When the 2020 World Championship was cancelled, the insurance payout the IIHF received was redirected back to the member nations through its COVID-19 Relief fund. The member nations need the IIHF to stay strong and financially solvent, for their benefit. Especially when things return to normal we have to be able to fully restore our full championship program with guaranteed IIHF financial support. 

So we owe it to our member nations and our marketing partners to do our best to deliver the World Championship and the other top division events, to ensure that in the future we can continue to host tournaments for them.

We are simply unable to support them to the level that we could in a normal season, and without IIHF support our MNAS will take serious financial risk by participating in these tournaments. Finally, the most important factor is health and safety, and based on our Event Status Tracker findings, we cannot guarantee that there will be an acceptable level of health and safety standards for these events. 

Why the move to cancel the Women’s U18s? 

The IIHF Council acknowledged that we could not put the parents of under-18 players in the difficult position of signing off permission for their daughters to compete in a tournament overseas. This concern was also voiced to us by some of the participating teams already. I spoke directly to one of the team leaders for the women’s U18 countries that would have played, and they expressed serious discomfort with travelling with their teams to compete under the current circumstances.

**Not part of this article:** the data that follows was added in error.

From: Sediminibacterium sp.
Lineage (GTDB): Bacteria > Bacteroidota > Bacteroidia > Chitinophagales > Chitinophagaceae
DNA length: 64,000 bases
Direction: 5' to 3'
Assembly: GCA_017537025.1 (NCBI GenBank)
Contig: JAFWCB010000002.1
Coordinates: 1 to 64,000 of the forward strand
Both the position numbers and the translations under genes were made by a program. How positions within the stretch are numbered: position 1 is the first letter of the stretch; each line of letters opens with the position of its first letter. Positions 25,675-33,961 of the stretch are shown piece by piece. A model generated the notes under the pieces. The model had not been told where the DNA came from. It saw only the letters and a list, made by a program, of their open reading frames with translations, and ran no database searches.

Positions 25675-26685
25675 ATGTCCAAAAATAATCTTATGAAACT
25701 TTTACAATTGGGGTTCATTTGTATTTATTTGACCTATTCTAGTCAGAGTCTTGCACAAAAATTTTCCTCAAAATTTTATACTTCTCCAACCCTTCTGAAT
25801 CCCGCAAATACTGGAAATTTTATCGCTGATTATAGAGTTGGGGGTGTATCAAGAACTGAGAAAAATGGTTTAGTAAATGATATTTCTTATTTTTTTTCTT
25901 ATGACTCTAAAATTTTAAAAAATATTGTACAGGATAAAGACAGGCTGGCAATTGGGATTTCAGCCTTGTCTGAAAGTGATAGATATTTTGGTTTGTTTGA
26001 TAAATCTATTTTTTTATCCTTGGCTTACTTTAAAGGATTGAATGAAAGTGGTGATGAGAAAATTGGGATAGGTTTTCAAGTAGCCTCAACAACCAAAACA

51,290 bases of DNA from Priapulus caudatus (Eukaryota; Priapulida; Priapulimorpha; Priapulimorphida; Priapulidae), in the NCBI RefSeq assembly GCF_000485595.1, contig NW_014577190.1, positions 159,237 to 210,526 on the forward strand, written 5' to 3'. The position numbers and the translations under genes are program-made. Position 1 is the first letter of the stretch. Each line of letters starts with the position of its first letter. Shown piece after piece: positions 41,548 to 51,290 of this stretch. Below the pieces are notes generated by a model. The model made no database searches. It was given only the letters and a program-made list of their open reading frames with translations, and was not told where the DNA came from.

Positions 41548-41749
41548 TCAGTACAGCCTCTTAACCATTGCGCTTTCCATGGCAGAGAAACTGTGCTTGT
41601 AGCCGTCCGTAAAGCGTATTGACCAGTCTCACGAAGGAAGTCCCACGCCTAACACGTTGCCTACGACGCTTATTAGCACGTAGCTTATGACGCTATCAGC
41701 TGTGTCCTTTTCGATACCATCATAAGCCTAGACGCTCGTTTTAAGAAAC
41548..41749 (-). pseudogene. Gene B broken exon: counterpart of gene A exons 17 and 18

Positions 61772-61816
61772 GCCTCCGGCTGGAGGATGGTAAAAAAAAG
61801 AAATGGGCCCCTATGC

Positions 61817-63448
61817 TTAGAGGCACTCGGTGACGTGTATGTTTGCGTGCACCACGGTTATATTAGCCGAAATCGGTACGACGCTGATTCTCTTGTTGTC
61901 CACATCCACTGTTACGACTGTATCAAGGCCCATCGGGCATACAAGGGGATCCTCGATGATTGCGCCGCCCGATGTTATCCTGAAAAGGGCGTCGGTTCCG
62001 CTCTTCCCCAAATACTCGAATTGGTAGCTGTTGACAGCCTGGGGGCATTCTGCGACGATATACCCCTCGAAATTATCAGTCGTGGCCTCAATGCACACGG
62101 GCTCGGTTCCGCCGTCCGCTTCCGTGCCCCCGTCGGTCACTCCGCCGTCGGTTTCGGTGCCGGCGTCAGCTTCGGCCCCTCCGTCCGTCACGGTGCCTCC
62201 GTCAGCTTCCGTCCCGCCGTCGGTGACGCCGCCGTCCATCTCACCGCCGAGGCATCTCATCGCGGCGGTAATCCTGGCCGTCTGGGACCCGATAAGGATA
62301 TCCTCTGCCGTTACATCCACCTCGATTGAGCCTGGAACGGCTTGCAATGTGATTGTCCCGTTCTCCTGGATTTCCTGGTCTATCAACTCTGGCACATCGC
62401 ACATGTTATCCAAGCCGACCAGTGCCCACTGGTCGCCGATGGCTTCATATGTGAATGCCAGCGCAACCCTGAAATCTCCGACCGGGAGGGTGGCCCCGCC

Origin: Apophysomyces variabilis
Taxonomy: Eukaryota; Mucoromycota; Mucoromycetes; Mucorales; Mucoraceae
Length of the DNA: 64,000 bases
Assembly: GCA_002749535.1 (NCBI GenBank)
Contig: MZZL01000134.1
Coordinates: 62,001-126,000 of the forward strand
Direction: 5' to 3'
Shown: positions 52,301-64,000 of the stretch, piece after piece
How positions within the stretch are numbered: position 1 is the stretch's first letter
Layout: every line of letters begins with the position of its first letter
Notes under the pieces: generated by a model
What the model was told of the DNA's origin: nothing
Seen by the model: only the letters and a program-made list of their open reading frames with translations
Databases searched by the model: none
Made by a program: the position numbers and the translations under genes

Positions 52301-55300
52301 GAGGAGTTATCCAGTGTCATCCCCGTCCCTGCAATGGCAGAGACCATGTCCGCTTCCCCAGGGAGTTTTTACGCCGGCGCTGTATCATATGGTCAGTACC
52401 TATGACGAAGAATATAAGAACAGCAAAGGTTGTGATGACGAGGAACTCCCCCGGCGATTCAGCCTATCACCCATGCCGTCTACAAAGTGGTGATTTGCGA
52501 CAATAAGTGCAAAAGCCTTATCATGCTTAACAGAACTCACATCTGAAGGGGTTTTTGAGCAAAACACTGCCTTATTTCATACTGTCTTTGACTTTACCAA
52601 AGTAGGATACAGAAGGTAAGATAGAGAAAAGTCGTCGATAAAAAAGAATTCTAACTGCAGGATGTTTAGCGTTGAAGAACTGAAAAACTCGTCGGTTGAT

This will be an issue also for the men’s under-18 tournaments in the spring, the only difference being that we are still quite a few months away and we can afford to continue to monitor the status of the tournament and hope for improvement. 

Where do we stand right now with the World Juniors? 

We have come to an agreement with Hockey Canada and the Swedish Ice Hockey Association, which will allow Canada to host the 2021 and 2022 World Junior Championship, while Sweden will swap with Canada to move to 2024. 

Coronavirus has forced us to find alternative solutions and be as flexible as we can be in order to get international hockey up and running again. I can’t thank the Swedish Ice Hockey Federation enough for their willingness to cooperate and help out Hockey Canada as it tries to make the Juniors work this season. 

Still there remain challenges ahead. There are concerns with underage players being released to participate, and what a bubble environment might look like and what the costs involved would be. 

Nevertheless we will do our best to find the right solutions that will benefit all our stakeholders.